- 1 Steel wire is refined from pig iron, an early stage in iron refining. The ore at this point still contains many impurities, including carbon, which makes iron very brittle. In a converter (a high-temperature oven) oxygen is pumped at high speed into the molten pig iron to burn out the carbon. The molten steel is then formed into slabs by a method known as continuous casting. The metal is poured into a mold. Water jets cool the metal, while straightening rollers form the mass into a bar called a billet. It is then pickled in acid to remove oxide scale, passed through rollers, heat treated, and then cooled slowly, a process known as annealing. The cold metal is then shaped into wire by drawing it through several dies of decreasing size. During this stage, the metal undergoes frequent annealing to prevent brittleness. As it passes through increasingly narrower dies, the wire achieves the correct gauge (thickness).
Cutting the wire
- 2 At the pin factory, coils of high carbon spring-steel wire are loaded onto spools and fed into the roll straightener. This machine straightens and cuts the wire to the correct length, from an inch up to a foot long. Most cutting machines can be adjusted to accommodate various diameters of wire.
- 3 The cut wire pieces are carried by conveyors or by cart to the grinding machines. The wire pieces are hopper-fed and pressed against grinding wheels. One end of the wire is ground to a point. It is also in the grinder that the metal pieces are polished and nicks and burrs removed from the tapered edges.
- 4 The forming process is done by a fourslide machine, which allows for a range of motions in four directions. The machine is custom tooled to form the safety pin. The wire pins are hopper-fed into the machine, where they are picked up on a chain. They are then coiled around an arbor, or spindle. The unsharpened end is bent into a hook that will hold the cap.
- 5 Meanwhile, steel sheets are fed into the machine from the other side. The sheets of metal are stamped on a die, producing oddly-shaped pieces that will form the doughnut-shaped cap.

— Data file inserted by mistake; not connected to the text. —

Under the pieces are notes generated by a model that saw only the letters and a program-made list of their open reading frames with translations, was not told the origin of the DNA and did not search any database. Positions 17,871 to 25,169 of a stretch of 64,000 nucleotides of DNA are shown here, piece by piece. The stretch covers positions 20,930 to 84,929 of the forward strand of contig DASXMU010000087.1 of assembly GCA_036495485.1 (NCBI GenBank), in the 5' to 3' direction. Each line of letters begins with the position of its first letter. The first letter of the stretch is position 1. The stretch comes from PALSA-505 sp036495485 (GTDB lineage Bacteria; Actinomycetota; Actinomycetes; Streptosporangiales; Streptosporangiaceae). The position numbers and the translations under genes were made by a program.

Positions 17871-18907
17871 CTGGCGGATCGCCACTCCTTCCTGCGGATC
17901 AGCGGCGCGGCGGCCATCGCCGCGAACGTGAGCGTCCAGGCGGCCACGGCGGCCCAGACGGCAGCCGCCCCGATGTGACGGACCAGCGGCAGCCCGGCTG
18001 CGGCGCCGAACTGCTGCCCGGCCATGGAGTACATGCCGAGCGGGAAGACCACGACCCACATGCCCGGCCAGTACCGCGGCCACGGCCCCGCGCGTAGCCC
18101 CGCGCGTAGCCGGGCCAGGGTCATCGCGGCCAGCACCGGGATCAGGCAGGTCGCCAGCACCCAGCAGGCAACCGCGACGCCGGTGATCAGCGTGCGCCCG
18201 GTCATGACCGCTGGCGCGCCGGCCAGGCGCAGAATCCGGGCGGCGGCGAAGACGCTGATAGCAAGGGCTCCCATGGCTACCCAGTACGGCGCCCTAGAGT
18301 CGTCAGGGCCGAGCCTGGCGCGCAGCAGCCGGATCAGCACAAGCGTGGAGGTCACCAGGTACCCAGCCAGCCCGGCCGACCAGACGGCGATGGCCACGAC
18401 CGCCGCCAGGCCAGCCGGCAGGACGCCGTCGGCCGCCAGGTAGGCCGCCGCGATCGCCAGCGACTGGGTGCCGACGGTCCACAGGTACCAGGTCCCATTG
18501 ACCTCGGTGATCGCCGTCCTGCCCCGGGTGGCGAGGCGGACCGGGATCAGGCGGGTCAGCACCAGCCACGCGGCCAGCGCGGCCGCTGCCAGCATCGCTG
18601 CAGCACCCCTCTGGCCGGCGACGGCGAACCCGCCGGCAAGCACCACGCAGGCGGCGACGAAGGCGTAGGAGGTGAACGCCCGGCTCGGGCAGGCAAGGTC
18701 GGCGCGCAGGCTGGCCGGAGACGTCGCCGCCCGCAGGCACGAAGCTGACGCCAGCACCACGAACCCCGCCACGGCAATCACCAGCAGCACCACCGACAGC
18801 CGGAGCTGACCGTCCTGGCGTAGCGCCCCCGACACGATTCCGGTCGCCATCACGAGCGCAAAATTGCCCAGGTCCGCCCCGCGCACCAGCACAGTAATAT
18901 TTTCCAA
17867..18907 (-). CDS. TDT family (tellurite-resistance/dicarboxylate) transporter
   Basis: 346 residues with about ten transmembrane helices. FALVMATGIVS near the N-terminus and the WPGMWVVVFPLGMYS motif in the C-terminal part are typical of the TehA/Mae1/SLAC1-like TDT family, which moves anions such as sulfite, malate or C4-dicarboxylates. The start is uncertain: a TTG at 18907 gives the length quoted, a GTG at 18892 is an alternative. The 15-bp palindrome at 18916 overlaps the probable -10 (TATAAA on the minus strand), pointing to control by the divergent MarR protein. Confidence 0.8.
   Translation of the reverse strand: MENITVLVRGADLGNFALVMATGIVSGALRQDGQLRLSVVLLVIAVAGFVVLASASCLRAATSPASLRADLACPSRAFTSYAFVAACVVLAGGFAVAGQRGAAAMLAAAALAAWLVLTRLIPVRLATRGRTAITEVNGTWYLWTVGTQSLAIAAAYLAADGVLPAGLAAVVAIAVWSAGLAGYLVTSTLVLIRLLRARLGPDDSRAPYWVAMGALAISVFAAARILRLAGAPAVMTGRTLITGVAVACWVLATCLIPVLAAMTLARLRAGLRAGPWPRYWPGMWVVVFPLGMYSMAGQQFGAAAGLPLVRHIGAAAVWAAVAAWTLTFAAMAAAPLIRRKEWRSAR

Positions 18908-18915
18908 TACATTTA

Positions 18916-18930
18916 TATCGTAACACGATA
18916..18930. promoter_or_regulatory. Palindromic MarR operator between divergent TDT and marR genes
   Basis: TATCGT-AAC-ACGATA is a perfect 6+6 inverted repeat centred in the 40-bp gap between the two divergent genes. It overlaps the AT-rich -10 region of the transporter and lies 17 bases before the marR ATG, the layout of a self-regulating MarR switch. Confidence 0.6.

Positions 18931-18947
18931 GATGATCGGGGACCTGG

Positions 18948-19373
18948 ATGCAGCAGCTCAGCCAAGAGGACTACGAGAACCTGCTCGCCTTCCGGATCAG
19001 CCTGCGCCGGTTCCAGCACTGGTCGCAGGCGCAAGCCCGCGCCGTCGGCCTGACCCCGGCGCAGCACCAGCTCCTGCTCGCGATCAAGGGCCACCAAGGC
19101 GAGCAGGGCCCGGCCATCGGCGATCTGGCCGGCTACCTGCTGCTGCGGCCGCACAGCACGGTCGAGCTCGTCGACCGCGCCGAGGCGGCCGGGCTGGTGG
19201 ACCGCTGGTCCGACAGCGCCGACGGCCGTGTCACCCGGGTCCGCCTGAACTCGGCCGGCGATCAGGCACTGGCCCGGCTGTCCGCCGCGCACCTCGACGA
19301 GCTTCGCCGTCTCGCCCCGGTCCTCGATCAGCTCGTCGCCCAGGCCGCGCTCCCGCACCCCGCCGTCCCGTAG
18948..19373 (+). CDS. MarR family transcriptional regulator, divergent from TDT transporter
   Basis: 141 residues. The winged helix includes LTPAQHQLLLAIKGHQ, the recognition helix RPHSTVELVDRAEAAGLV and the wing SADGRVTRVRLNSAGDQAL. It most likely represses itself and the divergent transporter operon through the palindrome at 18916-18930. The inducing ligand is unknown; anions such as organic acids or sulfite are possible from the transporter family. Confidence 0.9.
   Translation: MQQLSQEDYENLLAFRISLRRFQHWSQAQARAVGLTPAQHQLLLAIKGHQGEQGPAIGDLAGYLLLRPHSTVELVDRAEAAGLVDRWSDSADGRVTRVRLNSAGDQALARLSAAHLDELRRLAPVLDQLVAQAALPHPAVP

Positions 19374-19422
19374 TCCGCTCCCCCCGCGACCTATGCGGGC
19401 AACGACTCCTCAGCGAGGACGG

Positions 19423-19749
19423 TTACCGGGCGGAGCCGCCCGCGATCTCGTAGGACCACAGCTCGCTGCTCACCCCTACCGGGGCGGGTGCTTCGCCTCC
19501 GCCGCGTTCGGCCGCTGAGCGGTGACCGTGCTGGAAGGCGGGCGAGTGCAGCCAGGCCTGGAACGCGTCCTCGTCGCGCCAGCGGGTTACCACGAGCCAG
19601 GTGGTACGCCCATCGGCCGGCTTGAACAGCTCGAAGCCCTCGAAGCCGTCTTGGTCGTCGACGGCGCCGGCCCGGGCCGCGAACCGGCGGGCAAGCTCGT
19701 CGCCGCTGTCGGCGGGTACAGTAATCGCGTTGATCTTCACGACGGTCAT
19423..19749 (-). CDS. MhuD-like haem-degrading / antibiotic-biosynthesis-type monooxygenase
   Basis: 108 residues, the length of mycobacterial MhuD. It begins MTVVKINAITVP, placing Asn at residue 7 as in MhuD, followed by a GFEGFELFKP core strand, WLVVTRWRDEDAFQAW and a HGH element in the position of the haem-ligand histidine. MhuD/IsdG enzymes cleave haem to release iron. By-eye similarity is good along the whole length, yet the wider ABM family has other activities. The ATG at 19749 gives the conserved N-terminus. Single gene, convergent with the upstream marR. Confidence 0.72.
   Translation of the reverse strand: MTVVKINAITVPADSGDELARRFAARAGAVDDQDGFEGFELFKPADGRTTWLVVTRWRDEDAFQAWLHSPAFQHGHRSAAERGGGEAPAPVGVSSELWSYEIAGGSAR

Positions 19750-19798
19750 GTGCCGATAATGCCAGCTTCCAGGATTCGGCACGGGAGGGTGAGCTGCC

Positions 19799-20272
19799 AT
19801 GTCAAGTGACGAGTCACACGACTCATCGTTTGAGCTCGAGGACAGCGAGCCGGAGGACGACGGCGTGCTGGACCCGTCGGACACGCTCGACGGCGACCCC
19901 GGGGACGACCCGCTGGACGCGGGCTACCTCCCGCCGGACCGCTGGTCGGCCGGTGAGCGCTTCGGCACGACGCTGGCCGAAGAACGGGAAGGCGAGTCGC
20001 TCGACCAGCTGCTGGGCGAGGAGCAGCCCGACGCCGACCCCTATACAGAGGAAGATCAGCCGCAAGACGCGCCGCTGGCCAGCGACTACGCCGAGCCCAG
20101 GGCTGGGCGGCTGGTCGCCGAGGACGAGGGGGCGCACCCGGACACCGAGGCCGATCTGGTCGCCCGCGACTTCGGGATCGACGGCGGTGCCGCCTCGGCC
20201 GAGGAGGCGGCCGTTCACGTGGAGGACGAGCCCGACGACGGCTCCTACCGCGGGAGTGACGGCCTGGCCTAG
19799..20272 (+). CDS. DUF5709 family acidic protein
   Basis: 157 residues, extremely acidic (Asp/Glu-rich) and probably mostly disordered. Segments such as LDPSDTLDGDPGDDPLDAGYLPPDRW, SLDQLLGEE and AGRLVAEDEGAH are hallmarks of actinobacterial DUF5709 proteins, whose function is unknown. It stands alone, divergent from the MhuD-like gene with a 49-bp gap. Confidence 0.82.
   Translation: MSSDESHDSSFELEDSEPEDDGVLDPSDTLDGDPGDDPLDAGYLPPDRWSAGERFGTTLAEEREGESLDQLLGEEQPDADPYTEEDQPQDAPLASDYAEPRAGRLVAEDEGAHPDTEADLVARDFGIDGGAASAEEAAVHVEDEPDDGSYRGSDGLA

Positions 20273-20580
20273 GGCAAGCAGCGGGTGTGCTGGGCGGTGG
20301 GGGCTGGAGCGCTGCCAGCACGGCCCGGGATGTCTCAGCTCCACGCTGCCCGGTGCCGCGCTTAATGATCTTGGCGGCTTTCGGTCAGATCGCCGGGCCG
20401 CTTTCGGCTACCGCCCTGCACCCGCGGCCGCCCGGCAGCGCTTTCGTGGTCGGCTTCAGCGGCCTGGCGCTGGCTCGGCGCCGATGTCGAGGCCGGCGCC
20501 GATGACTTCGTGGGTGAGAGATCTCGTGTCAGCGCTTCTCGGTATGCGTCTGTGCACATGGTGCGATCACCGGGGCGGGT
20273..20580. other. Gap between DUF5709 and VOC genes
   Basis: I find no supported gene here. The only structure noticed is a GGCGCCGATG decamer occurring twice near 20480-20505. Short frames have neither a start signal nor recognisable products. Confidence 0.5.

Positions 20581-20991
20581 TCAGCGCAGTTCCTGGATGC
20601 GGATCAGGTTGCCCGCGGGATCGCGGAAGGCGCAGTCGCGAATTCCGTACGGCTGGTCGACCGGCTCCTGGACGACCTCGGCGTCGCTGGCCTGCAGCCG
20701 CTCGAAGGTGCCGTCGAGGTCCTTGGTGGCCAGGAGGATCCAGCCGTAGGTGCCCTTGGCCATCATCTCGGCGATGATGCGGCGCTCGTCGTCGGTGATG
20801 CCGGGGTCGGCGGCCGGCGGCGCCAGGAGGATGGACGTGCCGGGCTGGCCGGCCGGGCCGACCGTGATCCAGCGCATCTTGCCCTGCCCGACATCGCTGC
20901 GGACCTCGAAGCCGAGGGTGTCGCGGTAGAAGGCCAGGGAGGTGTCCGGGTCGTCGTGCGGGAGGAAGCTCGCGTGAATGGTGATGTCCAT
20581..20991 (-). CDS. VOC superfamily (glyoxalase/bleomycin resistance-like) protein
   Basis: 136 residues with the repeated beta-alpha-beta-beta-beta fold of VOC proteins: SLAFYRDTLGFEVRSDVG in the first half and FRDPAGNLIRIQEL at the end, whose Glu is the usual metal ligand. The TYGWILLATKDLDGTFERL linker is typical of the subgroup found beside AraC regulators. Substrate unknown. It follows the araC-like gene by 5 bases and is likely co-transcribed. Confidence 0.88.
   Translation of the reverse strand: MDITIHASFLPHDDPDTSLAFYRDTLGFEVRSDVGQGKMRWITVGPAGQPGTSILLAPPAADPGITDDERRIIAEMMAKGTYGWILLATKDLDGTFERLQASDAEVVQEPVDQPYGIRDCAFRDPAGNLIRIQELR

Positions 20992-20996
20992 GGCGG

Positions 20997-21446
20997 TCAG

- 6 A stamping operation forms the two-dimensional die-cut steel pieces into three-dimensional caps.
- 7 Inside the machine, the sharpened, hooked, and coiled wire meets up with the cap. The cap is then crimped around the hooked end of the wire. At this point, the safety pin is fully formed and the clasp is closed.
- 8 For those users who purchase the safety pins with the point open and ready to use, the cost is higher. A mechanical device at the end of the chains opens the pins, and finishing must be done in smaller batches, as the pins nest and tangle together.
Finishing and packaging
- 9 The pins are loaded into perforated plastic baskets. If plating is required, steel pins are generally chromed, while brass pins are nickel plated. In electroplating, the formed pins are placed into a tank of the coating solution. The tank is electrically charged, forcing the chemicals in the solution to adhere to the pins in a fme layer. The electroplated pins are shaken by the rotating tank to ensure an even coating.
- 10 The pins are rinsed off with water and then placed in another tank, where a chemical bath gives them their final polish.
- 11 The pins are washed in a detergent solution and given a wax finish.
- 12 The formed and finished pins are then packaged. Lots of 10 gross per box is the standard bulk, or industrial pack. Most consumers purchase safety pins in retail polybags or blister packs.
Although more modern fasteners like velcro have been introduced in the 20th century, they have not replaced the safety pin. Its simplicity and usefulness seem to guarantee its future into the next century. There is still a large market for safety pins in the less industrialized nations. In India, for example, pins and sewing needles are kept and used for generations, passed on from mother to daughter. In an economy such as this, people do not have easy access to alternative fasteners, and great value is placed on what many of us perceive as a commodity item.
Where To Learn More
Petroski, Henry. The Evolution of Useful Things. Knopf, 1993.
Fastening, Joining & Assembly Reference Issue. Machine Design, November 13, 1986.
—Renee M. Rottner